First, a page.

Thanksgiving turkey is one of those traditions you don't mess with – somebody in your family will cut you out of their will if you change the way you cook it. They'll expect the same, oven-roasted bird that's been the done the exact same way in your family since they landed on the Mayflower. But why not buck tradition with a second turkey, cooked outside on the smoker? Here's some ideas for those iconoclasts.
1) Smoked Turkey Legs
Not every family will be able to eat two entire turkeys, so why not cook some turkey parts outside? Just pick up however many legs you need for the dark-meat lovers, and use the indirect roasting technique we covered earlier this year right here on Stick a Fork In It. My method conveniently uses a standard, Weber kettle grill, which is a more commonly-owned piece of equipment in most backyards than a smoker.
2. Smoked Turkey Breasts
Can't please everyone with dark meat? Fine. Then try Ray “Dr. BBQ” Lampe's method for smoking bone-in turkey breasts. Like my method, Ray also recommends checking the internal temperature of the turkey with an instant-read thermometer and pulling the bird when it hits 160F degrees. Cook it any higher, and your bird will begin to dry out.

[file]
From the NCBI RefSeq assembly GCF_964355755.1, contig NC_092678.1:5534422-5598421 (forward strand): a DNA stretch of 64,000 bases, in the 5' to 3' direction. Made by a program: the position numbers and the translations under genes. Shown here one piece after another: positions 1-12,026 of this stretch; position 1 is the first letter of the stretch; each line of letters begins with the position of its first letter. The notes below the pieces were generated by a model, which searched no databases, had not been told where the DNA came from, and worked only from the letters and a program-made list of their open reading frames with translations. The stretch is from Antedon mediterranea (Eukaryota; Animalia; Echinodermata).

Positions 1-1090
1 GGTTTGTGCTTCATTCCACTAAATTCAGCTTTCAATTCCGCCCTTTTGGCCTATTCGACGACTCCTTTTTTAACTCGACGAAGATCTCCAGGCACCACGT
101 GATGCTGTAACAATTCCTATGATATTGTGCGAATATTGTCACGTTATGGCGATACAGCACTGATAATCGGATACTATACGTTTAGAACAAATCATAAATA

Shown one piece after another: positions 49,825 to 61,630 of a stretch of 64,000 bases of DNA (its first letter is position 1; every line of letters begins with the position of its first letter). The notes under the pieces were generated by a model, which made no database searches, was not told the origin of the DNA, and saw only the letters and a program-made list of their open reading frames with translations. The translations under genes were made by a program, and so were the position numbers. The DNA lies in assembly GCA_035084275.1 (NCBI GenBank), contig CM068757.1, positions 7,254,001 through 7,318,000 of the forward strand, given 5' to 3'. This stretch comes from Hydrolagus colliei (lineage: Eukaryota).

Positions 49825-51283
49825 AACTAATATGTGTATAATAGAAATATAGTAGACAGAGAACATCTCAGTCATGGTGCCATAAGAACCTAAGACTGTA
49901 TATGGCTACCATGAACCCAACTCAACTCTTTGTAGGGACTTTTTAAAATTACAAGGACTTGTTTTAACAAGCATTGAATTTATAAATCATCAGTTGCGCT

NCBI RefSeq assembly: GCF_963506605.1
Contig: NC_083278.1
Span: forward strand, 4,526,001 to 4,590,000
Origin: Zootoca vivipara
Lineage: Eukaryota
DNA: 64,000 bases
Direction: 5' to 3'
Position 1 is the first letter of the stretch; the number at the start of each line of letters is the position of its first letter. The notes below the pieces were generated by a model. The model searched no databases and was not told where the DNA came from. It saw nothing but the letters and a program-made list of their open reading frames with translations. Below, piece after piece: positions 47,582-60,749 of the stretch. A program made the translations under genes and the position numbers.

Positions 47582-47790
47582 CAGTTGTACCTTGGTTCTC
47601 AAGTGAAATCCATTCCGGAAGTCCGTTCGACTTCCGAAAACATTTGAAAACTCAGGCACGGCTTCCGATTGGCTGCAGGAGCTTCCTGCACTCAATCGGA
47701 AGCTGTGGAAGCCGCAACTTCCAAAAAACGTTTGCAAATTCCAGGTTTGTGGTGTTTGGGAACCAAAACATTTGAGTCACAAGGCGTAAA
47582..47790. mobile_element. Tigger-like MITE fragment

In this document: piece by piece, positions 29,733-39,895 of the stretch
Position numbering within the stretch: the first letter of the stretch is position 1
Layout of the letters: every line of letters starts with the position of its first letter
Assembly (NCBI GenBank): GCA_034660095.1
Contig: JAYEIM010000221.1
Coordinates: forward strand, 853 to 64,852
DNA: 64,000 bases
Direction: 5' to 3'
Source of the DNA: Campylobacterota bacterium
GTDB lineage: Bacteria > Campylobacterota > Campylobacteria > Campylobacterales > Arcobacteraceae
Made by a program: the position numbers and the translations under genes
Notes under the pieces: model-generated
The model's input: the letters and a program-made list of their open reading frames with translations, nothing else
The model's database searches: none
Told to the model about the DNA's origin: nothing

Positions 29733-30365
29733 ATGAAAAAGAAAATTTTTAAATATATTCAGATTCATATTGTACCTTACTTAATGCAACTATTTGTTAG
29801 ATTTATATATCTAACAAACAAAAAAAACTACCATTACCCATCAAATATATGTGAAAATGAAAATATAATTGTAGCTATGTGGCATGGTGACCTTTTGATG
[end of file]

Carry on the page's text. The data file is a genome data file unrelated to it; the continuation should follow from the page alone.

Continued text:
3. Split whole turkey on a smoker
What if you do have a smoker? One way you can get your bird to cook a little faster is to split the bird in half, spatchcock-style. You can split the bird by cutting the breastbone in half, but it's not as attractive as splitting the backbone instead. Cut along the spine, and try the method shown in Pitmaster Donny T's video, who's know in BBQ circles as Popdaddy.
4. Whole, whole turkey on the grill
So you don't have a smoker but want to cook an entire bird? You only have a standard Weber kettle grill? Then a spatchcocked chicken isn't going to fit on the grill. Don't worry, try this method on Instructables.comYour grill may be different than the one shown in this tutorial, but the principles are sound. Pile your charcoal offset to one side of the grill, and cook your turkey on the opposite side. Use a drip pan under the turkey, so it catches the copious amounts of fat the bird will throw off. Once the fire catches, run your grill's vents nearly closed, so that the cooker temperature doesn't exceed 325F.
Have a great Thanksgiving, everyone!